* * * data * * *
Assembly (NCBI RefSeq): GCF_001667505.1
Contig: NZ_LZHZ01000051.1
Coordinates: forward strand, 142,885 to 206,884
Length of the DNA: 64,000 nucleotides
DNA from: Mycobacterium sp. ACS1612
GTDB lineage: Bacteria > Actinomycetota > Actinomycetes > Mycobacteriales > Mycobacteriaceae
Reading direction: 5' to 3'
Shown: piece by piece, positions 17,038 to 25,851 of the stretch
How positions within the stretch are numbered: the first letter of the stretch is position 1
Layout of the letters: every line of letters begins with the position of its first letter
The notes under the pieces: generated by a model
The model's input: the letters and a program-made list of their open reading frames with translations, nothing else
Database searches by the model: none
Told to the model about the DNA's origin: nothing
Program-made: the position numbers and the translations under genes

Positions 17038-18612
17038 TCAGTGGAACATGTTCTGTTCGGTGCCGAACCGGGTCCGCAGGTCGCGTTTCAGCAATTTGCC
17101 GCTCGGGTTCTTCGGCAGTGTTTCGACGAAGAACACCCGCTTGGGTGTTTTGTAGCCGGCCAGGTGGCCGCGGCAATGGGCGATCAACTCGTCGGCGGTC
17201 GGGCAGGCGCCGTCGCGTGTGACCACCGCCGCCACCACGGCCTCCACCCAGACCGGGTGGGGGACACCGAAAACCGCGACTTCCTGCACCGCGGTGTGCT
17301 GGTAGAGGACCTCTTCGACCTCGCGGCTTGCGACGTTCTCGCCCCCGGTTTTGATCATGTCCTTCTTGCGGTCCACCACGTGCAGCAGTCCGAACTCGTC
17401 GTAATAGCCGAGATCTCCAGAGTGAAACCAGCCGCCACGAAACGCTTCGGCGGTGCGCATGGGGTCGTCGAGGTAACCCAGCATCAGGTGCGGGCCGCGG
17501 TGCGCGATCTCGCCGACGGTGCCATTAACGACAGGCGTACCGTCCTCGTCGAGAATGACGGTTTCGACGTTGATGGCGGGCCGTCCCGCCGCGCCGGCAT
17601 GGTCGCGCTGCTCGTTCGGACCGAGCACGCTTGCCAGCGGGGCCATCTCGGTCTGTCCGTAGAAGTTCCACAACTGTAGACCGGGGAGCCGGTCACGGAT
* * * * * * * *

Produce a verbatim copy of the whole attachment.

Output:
Assembly (NCBI RefSeq): GCF_001667505.1
Contig: NZ_LZHZ01000051.1
Coordinates: forward strand, 142,885 to 206,884
Length of the DNA: 64,000 nucleotides
DNA from: Mycobacterium sp. ACS1612
GTDB lineage: Bacteria > Actinomycetota > Actinomycetes > Mycobacteriales > Mycobacteriaceae
Reading direction: 5' to 3'
Shown: piece by piece, positions 17,038 to 25,851 of the stretch
How positions within the stretch are numbered: the first letter of the stretch is position 1
Layout of the letters: every line of letters begins with the position of its first letter
The notes under the pieces: generated by a model
The model's input: the letters and a program-made list of their open reading frames with translations, nothing else
Database searches by the model: none
Told to the model about the DNA's origin: nothing
Program-made: the position numbers and the translations under genes

Positions 17038-18612
17038 TCAGTGGAACATGTTCTGTTCGGTGCCGAACCGGGTCCGCAGGTCGCGTTTCAGCAATTTGCC
17101 GCTCGGGTTCTTCGGCAGTGTTTCGACGAAGAACACCCGCTTGGGTGTTTTGTAGCCGGCCAGGTGGCCGCGGCAATGGGCGATCAACTCGTCGGCGGTC
17201 GGGCAGGCGCCGTCGCGTGTGACCACCGCCGCCACCACGGCCTCCACCCAGACCGGGTGGGGGACACCGAAAACCGCGACTTCCTGCACCGCGGTGTGCT
17301 GGTAGAGGACCTCTTCGACCTCGCGGCTTGCGACGTTCTCGCCCCCGGTTTTGATCATGTCCTTCTTGCGGTCCACCACGTGCAGCAGTCCGAACTCGTC
17401 GTAATAGCCGAGATCTCCAGAGTGAAACCAGCCGCCACGAAACGCTTCGGCGGTGCGCATGGGGTCGTCGAGGTAACCCAGCATCAGGTGCGGGCCGCGG
17501 TGCGCGATCTCGCCGACGGTGCCATTAACGACAGGCGTACCGTCCTCGTCGAGAATGACGGTTTCGACGTTGATGGCGGGCCGTCCCGCCGCGCCGGCAT
17601 GGTCGCGCTGCTCGTTCGGACCGAGCACGCTTGCCAGCGGGGCCATCTCGGTCTGTCCGTAGAAGTTCCACAACTGTAGACCGGGGAGCCGGTCACGGAT